It was accepted that protests may be angry and unruly in order to be effective but tolerance ceases at the point the law is violated.
"The law confirms no exemption on any protester to do what is unlawful. Unlawful conduct does not become lawful because it happened at a protest," she said.
Judge Greally said in analysing the evidence the jury must be satisfied about the ingredients of false imprisonment.
She said the restraint must be total and it must be intentional. If they decided the restraint was total the jury must decide if the defendants participated in imposing that restraint and if they did so intentionally.
If they concluded it was not intentional they must acquit. It they conclude it was intentional it was immaterial if it came about in the context of a political protest and they must convict, she said.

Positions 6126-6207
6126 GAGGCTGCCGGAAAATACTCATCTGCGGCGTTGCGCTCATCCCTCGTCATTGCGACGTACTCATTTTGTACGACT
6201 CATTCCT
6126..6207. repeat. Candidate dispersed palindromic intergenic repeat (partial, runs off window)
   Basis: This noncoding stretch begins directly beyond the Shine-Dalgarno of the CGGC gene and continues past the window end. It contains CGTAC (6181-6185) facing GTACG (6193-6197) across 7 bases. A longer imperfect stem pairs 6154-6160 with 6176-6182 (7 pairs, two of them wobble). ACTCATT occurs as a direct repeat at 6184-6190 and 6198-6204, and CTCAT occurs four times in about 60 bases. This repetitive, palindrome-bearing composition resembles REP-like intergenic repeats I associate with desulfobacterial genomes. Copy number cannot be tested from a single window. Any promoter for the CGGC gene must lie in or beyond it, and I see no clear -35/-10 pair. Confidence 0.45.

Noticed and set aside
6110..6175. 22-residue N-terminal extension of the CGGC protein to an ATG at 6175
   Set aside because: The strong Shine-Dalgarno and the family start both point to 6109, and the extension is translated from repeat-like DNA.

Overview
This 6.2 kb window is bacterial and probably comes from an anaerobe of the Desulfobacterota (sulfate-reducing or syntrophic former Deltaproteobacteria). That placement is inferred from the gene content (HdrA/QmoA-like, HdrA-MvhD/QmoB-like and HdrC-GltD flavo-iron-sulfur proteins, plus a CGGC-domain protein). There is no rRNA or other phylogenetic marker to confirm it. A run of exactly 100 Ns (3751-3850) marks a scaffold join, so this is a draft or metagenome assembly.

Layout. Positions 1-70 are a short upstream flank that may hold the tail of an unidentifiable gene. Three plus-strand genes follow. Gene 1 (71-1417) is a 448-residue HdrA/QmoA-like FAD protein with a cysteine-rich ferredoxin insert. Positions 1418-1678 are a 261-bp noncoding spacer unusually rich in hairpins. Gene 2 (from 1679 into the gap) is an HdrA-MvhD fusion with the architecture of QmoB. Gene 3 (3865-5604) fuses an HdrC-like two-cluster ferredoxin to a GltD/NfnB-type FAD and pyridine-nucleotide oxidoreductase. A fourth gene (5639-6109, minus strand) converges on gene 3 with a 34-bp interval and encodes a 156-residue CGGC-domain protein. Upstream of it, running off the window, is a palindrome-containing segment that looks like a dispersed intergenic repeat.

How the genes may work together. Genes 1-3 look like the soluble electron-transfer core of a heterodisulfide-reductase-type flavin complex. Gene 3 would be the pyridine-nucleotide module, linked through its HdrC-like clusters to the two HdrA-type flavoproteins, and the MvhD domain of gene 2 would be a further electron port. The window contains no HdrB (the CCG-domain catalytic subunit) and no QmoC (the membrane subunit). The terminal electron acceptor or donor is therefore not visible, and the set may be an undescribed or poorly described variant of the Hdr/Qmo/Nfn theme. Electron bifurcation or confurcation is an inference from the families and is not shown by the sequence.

At the start of the trial in April all six pleaded not guilty to falsely imprisoning Ms Burton and her adviser, Ms O'Connell in Jobstown in Dublin on 15 November 2014.
The prosecution says Ms Burton and Ms O’Connell were trapped in Garda cars for up to three hours during the protest.
Defence counsel argued that the men had taken part in a peaceful political protest and could not be held responsible for the violence of others that day.
They said their clients had obstructed a vehicle but their actions did not amount to false imprisonment.
They said Ms Burton and Ms O'Connell were placed in the cars on garda advice and remained in the cars on the same advice.
Any threat to their safety was not caused by the six men on trial, they said.
The defendants are Solidarity TD, Paul Murphy, 34, from Kingswood Heights in Tallaght, Councillor Michael Murphy, 53, from Whitechurch Way in Ballyboden in Dublin, Councillor, Kieran Mahon, 39, from Bolbrook Grove in Tallaght; 34-year-old Scott Masterson, from Carrigmore Drive in Tallaght, 71-year-old Frank Donaghy from Alpine Rise in Tallaght, and 46-year-old Michael Banks from Brookview Green in Tallaght.
The jury has now retired to consider its verdict.
The charges against 50-year-old Ken Purcell from Kiltalown Green in Tallaght were dropped at an earlier stage in the trial following legal argument in the absence of the jury.